The narrative is an easy one and one that will probably be seen across your social media pages in the next few days. On Saturday lunchtime, when Manchester City beat Southampton at the Etihad Stadium 4-1, the Blues were lucky. The penalty they scored was soft, the second goal was offside and Southampton were the better team for much of the first half.
- Report: Man City 4-1 Southampton
Throughout the season, City have been lucky. Think of that time Liverpool's Raheem Sterling was clean through on goal and clearly onside, but the linesman flagged. Think of that time Newcastle had a perfectly good goal disallowed because an offside player was deemed active when he shouldn't have been. Think of when Danny Rose was sent off for Tottenham, despite putting in a clean tackle on Edin Dzeko.
And then there was Saturday's win over Southampton.
The argument -- one which Chelsea manager Jose Mourinho put forward earlier in the season -- would hold water had the Blues had no slices of bad luck, too. They lost at Villa Park thanks to a dubiously offside goal and a very harshly awarded free kick. At Sunderland -- another defeat for Manuel Pellegrini -- City should have been playing ten men for most of the match, following Seb Larsson's awful challenge on Javi Garcia.
The rather long-winded point here is that all teams get both good and bad luck at various points throughout the season. In terms of how well a team does -- for City, Liverpool, or Chelsea -- it’s what they do outside of those moments where their luck is in or out that makes the difference.
For the visit of Southampton, Pellegrini stuck with his new(ish) set-up of playing one centre-forward and dropping three attacking midfielders behind. It's a system that has benefited one player in particular; and it's no surprise that David Silva once more won the man of the match award for another in a series of blinding displays he's put in when playing centrally. Despite this, the key to winning the game was a decision the manager made at halftime. We'll come to that shortly.
The Blues had a great start, gifted the chance to open the scoring inside the first few minutes when Dzeko went down under the challenge of Dejan Lovren. It's the type of penalty that has been creeping into the game for some time; the attacking player is touched and hits the deck, with the referee pointing to the spot. In all honesty, Dzeko could have kept his feet, but chose otherwise with a lack of support in the middle. Contact is not a foul and that's all there was between the two players, not that Yaya Toure complained as he sent the goalkeeper the wrong way.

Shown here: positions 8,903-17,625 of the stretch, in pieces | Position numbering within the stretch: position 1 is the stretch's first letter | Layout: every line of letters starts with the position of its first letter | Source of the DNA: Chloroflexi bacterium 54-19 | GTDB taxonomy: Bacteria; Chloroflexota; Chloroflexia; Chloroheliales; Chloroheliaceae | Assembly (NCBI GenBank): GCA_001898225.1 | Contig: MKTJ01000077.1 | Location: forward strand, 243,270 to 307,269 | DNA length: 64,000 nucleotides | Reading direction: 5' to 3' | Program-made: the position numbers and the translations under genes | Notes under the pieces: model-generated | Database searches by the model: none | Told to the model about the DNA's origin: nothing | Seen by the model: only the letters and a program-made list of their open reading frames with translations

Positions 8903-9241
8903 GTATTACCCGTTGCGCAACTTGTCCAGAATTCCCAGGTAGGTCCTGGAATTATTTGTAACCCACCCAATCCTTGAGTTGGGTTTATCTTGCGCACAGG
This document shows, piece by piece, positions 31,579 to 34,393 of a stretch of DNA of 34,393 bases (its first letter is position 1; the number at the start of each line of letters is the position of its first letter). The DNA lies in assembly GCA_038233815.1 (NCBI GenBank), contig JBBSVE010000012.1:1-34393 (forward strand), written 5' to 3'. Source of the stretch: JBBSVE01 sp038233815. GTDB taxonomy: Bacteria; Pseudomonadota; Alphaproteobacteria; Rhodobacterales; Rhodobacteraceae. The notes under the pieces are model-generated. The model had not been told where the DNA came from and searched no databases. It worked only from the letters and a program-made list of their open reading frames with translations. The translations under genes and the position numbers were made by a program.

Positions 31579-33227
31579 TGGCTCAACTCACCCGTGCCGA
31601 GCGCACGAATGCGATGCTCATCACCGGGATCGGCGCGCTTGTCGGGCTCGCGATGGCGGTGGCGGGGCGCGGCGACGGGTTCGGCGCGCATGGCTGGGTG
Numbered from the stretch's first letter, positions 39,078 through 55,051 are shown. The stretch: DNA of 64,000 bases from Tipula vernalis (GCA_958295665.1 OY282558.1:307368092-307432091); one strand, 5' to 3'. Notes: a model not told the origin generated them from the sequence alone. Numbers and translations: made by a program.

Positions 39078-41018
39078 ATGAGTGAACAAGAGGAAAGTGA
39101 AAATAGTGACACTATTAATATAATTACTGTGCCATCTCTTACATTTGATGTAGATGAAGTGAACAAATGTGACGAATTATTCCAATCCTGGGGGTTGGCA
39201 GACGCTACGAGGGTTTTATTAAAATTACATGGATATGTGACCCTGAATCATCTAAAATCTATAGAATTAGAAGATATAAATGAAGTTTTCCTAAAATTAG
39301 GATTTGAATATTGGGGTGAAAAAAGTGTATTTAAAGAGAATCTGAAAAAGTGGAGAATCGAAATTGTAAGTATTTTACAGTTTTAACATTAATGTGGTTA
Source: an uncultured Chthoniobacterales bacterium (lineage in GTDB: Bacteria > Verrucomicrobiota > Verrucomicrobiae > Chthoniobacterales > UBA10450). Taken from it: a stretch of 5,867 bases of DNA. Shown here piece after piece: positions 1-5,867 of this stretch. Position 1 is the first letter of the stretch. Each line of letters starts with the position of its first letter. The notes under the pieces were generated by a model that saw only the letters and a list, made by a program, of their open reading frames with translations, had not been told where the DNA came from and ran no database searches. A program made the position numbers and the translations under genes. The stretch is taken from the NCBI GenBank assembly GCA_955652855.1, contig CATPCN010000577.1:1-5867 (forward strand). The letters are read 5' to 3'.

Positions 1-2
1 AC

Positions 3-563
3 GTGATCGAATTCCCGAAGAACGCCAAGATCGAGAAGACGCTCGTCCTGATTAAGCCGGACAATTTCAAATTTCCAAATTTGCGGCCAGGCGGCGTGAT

An equaliser was just over half an hour away: Pablo Zabaleta stood on the foot of Jack Cork, as the Saints' man jinked past him in the area. Rickie Lambert doesn't miss penalties for Southampton -- the last time he failed from 12 yards out was for Bristol Rovers, at a time when Mark Hughes was in charge of Manchester City and the Blues were in ninth in the Premier League after 25 games.
With the second penalty netted on 37 minutes, quite how the home side went in at halftime with a 3-1 lead is something of a mystery. Saints were the better team for most of the first period and had deserved fully to be on terms, having pressurised City into conceding possession and not allowed the hosts to get out from their own half with much success.
On the stroke of the halftime whistle, though, the referee and linesman must have missed a flick by Dzeko in the build-up to the second. The official running the touchline can’t have thought Silva was level with the Southampton back four from the Bosnian’s touch, being a good two yards offside; instead, he must have thought there was no touch.
For a moment, Silva stopped, expecting the flag to go up. When it didn't, he found Samir Nasri, who put the Blues back in front -- proving the old adage of playing until the whistle to be true.
Given Saints' performance to that point, the City fans would probably have been nervous ahead of the second half had Dzeko not scored his fourth in four games. Aleksandar Kolarov got his sixth assist of the season -- the most by any defender in the Premier League to this point -- and the Bosnian did his best to miss, heading it onto the post and in. His heart must have been in his mouth, having put a free header from six yards onto the crossbar minutes earlier.
The second period showed how the Etihad seems to be built on a slope. With City struggling to get out of their half before the break, after the sides changed ends, the Blues looked like they couldn't stay out of their opponents' half. Control of the game was completely in the hosts' control, confirmed by a fourth strike from Stevan Jovetic -- with the frustrated Alvaro Negredo inches away from touching the ball towards goal.
The halftime introduction of Garcia was the difference. Fernandinho, who hadn't had a bad game per se, wasn't as effective as he had been in previous games. He was buzzing about and full of energy, but the ball was too quickly by-passing the pairing of himself and Toure. Instead, with Garcia in the middle -- a man who rarely goes wandering -- the Blues saw more possession. And that is where Silva was able to run riot.
City were lucky to be in front, but the key is what teams do when having had their slices of luck. On Saturday lunchtime, the Blues fully capitalised and put themselves into the best possible position ahead of their huge game at Anfield coming up next.